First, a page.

Originally published on November 21, 2017. Updated on April 21, 2020.
What is a corporate brand?
It doesn’t matter if your company operates on an international, national, regional, state, city, or neighborhood level; no matter the size, you have a brand. It really doesn’t matter if you have invested millions or nothing at all in your brand, it still exists. Your brand is the heart of your company; it is what comes to the minds and hearts of consumers and employees when they think of your business.
Every time anyone interacts with anything that has to do with your company it is reinforcing an idea about your business. Your brand is much, much more complex than just your logo and the colors you choose to put on your website. Your brand is so much larger, and it impacts your business on every level.
When companies are first starting up, it’s common for them to skip the branding conversation. After all, there are product lines to develop, services to perfect, and sales to be made. However, every company should start by answering two questions: who are we, and why are we doing this?
This is the core of your brand, and it will set the stage for everything else.
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Designing a corporate brand
Part of a strong brand is knowing what sets you apart from your competition. This should become a cornerstone in your company’s messaging, both externally through marketing and also internally. Your employees should be just as aware of what makes their business different and be able to take pride in what they do every day.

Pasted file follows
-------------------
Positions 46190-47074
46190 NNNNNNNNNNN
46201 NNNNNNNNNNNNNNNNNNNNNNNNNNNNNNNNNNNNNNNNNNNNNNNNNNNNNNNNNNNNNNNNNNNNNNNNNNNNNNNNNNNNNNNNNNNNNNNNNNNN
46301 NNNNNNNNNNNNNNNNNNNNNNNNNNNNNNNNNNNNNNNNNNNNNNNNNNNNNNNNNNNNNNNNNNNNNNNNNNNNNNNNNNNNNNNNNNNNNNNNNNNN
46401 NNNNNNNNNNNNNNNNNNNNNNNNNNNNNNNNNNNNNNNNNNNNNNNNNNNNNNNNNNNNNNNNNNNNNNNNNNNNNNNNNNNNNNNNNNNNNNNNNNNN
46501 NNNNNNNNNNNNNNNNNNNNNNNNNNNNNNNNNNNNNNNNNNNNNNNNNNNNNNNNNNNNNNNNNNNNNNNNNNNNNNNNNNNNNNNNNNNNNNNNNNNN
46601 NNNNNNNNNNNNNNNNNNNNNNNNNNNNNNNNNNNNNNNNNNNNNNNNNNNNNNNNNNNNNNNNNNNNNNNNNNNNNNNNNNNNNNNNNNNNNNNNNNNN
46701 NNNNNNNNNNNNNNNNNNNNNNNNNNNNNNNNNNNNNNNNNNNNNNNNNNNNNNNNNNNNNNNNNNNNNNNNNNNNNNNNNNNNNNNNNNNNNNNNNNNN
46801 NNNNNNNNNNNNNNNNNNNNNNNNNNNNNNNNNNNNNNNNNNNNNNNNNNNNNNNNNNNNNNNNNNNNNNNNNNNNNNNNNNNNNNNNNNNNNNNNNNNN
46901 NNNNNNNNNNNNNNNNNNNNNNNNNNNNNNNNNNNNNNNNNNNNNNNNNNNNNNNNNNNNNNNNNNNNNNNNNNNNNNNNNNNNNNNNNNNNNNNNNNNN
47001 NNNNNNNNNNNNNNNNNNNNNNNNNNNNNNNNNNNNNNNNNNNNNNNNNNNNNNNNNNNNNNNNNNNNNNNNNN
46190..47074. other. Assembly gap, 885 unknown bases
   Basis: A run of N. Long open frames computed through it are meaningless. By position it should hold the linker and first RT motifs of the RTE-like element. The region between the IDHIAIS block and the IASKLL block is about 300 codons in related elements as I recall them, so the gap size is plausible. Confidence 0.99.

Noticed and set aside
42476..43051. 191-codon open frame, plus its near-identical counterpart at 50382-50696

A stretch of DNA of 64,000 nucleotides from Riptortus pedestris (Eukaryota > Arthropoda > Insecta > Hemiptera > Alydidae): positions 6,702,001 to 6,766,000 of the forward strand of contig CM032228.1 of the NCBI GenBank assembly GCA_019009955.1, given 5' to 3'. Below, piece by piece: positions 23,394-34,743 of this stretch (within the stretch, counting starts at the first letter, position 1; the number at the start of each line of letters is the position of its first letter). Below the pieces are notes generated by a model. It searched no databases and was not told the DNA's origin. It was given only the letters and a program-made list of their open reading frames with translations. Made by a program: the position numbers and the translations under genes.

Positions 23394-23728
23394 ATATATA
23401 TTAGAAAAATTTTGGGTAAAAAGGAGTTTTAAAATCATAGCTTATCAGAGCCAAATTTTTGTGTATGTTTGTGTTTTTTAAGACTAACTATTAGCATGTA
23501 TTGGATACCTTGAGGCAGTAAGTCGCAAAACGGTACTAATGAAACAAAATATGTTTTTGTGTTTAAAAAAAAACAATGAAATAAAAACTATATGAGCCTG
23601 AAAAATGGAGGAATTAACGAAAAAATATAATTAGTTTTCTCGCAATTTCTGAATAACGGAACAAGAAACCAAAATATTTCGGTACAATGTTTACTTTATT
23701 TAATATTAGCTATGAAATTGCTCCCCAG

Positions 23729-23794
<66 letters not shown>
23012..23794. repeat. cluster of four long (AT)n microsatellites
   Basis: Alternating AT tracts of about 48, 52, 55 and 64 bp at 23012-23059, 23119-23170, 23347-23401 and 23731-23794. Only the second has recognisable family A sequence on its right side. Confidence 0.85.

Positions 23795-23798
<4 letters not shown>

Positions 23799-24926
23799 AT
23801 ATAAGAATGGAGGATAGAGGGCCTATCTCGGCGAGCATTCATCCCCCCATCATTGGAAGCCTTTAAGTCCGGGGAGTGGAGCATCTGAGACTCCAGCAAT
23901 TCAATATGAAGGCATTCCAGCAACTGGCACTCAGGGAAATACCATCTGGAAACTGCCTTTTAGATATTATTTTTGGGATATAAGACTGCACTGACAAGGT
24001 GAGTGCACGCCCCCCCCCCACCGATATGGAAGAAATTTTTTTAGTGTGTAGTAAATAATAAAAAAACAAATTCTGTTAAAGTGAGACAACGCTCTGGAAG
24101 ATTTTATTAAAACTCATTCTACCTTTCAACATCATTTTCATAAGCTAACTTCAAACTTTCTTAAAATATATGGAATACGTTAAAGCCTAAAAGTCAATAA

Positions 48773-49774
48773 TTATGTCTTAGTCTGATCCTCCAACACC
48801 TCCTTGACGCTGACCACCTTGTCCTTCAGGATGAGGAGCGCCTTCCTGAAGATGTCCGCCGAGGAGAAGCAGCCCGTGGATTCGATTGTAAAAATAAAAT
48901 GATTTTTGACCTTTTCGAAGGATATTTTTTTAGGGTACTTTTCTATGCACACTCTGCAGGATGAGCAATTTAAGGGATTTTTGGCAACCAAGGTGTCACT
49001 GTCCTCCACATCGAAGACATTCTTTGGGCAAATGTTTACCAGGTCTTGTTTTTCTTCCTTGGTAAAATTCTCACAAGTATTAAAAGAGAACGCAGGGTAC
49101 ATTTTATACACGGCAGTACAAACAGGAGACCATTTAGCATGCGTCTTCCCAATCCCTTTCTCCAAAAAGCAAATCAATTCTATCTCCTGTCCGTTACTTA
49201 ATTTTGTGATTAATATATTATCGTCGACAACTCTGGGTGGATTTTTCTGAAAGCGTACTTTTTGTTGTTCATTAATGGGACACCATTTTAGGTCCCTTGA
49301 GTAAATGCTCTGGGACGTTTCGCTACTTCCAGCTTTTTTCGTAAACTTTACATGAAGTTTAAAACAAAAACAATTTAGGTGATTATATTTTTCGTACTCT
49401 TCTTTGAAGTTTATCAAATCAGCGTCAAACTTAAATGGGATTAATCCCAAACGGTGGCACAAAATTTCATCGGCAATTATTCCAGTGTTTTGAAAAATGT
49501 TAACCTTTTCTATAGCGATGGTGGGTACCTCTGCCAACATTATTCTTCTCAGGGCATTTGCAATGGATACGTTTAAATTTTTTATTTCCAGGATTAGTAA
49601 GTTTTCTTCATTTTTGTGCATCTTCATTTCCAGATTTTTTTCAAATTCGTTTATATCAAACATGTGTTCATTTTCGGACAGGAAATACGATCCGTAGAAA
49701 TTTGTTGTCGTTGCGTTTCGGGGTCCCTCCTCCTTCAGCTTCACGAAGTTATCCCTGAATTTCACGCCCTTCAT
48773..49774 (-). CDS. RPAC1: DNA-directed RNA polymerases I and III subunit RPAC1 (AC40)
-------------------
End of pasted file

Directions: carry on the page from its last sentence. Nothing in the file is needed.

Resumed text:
Consumers and staff alike have access to more information than ever before. They have more choices, so it becomes even more critical that your company knows that it knows that it knows why it is different. We’ll give you a tip here: in our current marketing economy, it is not about the “best” product or service.
It’s about the experience. The relationship.
Take Apple for example. It has built such a strong brand around its products that fans will stand in line and even camp out overnight to get their new devices. There is a culture that has evolved around Apple fans to the point that people become Apple fanatics. They will pay more for Apple products just because they are Apple products. Apple carefully cultivated this brand and developed the fan base the followed the brand.
Read more: Developing a strong brand for a private school.
Economic value of a brand
When you’re looking at the value of your business, you must always consider both tangible and intangible assets. Successful organizations know that their brand is one of their most valuable intangible assets. Every year, Interbrand ranks the best brands around the world on their value. How do some of our favorites rank?
The Lego brand comes in 67th with a brand name value of almost $6.7 million. Nike ranks 18th with a brand value at $25 million. Disney’s brand name is worth almost $39 million dollars. Amazon ranks 8th but has the fastest growing brand name value at $50.3 million and 33% growth in 2016. Who were the top three?